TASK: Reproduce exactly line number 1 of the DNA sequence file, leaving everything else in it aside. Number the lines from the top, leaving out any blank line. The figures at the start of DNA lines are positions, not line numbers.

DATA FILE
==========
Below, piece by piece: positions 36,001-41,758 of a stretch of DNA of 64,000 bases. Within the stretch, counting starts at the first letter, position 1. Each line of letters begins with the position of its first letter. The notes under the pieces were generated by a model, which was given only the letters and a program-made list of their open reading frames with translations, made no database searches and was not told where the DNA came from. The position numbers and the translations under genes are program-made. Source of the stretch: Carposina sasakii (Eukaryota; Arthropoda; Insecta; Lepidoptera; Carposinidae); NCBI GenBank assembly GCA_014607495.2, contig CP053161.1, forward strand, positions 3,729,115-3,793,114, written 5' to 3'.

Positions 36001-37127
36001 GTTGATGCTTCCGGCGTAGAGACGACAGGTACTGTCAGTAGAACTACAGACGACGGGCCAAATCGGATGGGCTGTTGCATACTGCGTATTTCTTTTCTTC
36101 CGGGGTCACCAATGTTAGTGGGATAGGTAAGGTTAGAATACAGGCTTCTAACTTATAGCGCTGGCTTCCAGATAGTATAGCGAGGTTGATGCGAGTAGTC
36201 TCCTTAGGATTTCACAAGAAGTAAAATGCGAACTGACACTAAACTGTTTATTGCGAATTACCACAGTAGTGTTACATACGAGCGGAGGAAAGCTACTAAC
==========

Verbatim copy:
Below, piece by piece: positions 36,001-41,758 of a stretch of DNA of 64,000 bases. Within the stretch, counting starts at the first letter, position 1. Each line of letters begins with the position of its first letter. The notes under the pieces were generated by a model, which was given only the letters and a program-made list of their open reading frames with translations, made no database searches and was not told where the DNA came from. The position numbers and the translations under genes are program-made. Source of the stretch: Carposina sasakii (Eukaryota; Arthropoda; Insecta; Lepidoptera; Carposinidae); NCBI GenBank assembly GCA_014607495.2, contig CP053161.1, forward strand, positions 3,729,115-3,793,114, written 5' to 3'.